Mouthful and a half, that title, eh?
If spending a weekend afternoon sheltering from rainy London doing some baking isn’t a big ol’ HELLO AUTUMN, I don’t know what is. Baking seems to be taking over the world these days, eh? I joined a gang of food and lifestyle bloggers for an afternoon at L’Atelier des Chefs by St Paul’s station, hosted by Currys, Neff and those good eggs at Joe Blogs.
After arriving to hellos, sandwiches and much-needed coffees (guys, I drink coffee now. I KNOW), we were ushered in to the kitchen area to get started on our bakes. The lovely guys from Neff gave us a quick demonstration of their ovens and seriously, I never realised there was such a thing as ‘oven porn’ until now. Maybe it’s old age approaching (haa), but I’m severely coveting the idea of having a nice kitchen these days. An induction hob, with a magic-seeming door that tucks in under the oven itself. And, most importantly, A SELF CLEANING FUNCTION. Game changer.
Once we’d all got a bit turned on by ovens, we split into groups to make our hazelnut torte creations. With a top squad featuring Connie, Carolin and Kate (who blogs some amazing veggie and vegan recipes, btw!), we totally had this baking business in hand. Aprons on, ingredients prepped, and chef Fab (who was actually fab) to show us the way, we set about getting busy in the kitchen.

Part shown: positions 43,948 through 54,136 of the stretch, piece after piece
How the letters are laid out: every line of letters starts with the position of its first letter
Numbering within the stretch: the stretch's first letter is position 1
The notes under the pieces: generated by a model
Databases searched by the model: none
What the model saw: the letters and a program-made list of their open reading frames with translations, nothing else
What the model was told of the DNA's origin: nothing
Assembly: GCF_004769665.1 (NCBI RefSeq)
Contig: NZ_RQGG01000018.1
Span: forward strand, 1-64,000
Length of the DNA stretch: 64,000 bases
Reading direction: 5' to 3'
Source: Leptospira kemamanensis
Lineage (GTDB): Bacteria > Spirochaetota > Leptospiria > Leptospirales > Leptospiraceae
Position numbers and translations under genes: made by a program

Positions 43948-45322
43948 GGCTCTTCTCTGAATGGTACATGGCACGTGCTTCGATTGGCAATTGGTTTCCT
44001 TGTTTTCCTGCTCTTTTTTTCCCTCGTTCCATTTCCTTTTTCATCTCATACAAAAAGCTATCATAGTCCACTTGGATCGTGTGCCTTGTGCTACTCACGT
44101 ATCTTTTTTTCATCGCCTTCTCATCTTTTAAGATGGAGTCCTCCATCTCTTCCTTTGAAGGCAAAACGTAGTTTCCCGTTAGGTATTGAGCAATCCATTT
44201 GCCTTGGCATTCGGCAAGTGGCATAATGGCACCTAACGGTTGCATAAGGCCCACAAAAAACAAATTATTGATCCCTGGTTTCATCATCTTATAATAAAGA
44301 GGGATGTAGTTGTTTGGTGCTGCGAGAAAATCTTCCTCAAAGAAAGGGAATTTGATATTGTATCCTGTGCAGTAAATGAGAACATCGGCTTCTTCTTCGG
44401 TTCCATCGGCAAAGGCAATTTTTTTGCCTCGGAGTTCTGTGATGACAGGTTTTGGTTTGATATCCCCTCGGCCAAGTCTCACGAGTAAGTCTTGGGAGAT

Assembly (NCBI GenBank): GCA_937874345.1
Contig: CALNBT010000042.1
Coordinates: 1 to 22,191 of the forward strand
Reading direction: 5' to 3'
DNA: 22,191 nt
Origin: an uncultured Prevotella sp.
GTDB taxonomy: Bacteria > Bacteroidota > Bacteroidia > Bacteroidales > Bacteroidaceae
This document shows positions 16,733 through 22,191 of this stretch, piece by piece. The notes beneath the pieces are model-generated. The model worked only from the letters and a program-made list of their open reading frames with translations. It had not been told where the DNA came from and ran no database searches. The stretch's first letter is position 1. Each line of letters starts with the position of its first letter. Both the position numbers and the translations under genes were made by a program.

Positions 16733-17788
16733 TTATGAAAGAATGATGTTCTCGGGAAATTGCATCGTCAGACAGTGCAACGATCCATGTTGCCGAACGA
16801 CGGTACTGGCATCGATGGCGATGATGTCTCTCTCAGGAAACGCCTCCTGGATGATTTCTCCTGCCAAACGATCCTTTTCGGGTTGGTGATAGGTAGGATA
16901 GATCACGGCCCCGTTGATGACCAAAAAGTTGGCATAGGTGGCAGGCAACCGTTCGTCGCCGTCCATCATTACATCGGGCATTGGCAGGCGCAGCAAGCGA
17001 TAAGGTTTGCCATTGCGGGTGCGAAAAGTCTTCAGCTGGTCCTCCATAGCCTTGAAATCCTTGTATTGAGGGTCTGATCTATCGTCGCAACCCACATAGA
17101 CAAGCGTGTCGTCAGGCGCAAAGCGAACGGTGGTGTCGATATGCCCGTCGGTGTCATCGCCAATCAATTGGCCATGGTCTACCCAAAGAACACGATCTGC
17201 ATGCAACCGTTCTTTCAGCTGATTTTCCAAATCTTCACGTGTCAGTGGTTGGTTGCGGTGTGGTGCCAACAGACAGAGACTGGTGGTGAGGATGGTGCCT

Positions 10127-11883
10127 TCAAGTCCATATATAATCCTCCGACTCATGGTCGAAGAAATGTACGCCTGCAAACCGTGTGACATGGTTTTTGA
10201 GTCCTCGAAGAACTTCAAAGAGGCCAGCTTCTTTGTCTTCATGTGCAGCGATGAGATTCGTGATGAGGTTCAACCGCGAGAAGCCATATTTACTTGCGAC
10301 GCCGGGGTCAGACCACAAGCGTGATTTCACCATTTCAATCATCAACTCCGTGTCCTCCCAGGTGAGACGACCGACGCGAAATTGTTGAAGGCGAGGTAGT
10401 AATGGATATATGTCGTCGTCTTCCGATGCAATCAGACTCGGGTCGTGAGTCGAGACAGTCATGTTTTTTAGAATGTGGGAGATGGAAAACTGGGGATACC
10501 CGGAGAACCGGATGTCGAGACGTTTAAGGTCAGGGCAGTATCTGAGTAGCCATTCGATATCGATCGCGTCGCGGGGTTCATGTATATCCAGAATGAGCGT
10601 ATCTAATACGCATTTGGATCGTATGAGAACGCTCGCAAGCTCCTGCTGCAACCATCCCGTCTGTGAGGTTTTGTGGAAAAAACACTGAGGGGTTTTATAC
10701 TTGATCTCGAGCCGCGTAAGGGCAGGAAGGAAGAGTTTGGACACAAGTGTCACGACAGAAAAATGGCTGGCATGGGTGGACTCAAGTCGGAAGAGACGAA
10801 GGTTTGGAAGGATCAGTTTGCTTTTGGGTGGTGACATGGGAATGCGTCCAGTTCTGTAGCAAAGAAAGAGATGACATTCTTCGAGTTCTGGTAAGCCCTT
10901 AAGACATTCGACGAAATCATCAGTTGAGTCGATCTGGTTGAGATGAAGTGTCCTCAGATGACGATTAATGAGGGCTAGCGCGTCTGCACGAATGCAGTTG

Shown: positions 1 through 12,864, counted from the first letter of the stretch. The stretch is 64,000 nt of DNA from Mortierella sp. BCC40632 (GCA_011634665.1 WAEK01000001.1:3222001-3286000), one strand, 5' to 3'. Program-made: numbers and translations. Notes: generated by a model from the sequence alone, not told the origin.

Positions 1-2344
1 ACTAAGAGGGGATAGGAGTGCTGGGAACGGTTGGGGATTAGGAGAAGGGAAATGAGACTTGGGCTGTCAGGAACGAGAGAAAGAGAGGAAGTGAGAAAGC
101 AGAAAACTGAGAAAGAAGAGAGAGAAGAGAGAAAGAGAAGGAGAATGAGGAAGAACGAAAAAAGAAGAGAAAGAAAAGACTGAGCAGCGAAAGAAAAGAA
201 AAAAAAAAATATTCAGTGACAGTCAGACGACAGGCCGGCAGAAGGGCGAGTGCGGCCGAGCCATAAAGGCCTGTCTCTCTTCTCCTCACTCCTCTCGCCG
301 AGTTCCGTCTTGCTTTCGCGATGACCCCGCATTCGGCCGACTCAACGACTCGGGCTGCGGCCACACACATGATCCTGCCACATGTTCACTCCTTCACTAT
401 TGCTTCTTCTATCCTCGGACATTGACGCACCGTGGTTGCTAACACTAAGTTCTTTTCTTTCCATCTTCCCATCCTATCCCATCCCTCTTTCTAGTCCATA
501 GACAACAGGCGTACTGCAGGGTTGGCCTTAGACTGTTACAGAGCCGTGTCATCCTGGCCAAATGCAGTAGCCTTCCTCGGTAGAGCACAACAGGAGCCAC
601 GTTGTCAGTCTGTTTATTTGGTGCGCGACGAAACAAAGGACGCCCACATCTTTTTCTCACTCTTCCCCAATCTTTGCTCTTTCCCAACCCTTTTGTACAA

It’s actually a super easy recipe, and between us we all contributed to putting it all together. I felt my minor role of ‘mixing up the coffee’ in the beginning was rectified by the frankly terrifying task of cutting the cake in half once cooked without ruining the whole thing. Nerves. Of. Steel.
If you want to have a go yourself (you definitely do), here’s the recipe:
For the cake: 55g toasted hazelnuts, finely chopped, 110g butter, 110g caster sugar, 2 eggs, 110g self-raising flour, 1 tablespoon milk, 1 teaspoon instant coffee.
For the filling: 2 dessert apples, peeled, cored and sliced, apricot jam, zest and juice of 1/4 of a lemon.
Decoration: 55g icing sugar
- Seperate the egg white from the yolks. Beat the egg whites until they’re fluffy. Using a stand mixer if you have one, cream butter and sugar together, then add the egg yolks and self raising flour.
- Mix the instant coffee and milk, and add this and the hazelnuts into the mixture
- Fold egg whites into the cake mixture.
- Bake for 25-30mins until firm and springy to the touch.
- To prepare the filling, place the apples, 2 tablespoons of apricot jam, lemon zest and juice into a saucepan. Cook gently until apples are soft, then leave to cool.
- Cut the cake in half and fill with apricot jam and cooked apples. Sprinkle icing sugar on top. Done!
Once we’d baked and painstakingly filled our tortes, it was time to make them look Instagrammable beyond our wildest dreams. I love sharing food photos and spend ages working out the angles, lighting, etc etc. But those meticulously styled shots that make the simplest cake look like a work of art still seemed a bit beyond my reach.
Until now, anyway.
We were treated to some lessons in styling our food by Carol Poirot, who specialises in food styling and photography. Seriously, you have to check out her Instagram, her flatlays are just a whole new level of incredible. With a demonstration, she managed to put together an amazing scene where a humble torte became an incredible autumnal image. And I totally have some tips from her to share with you!
(Although this post and these tips are focused on food, most could be applied to a variety of genres – beauty, books, lifestyle, etc etc.)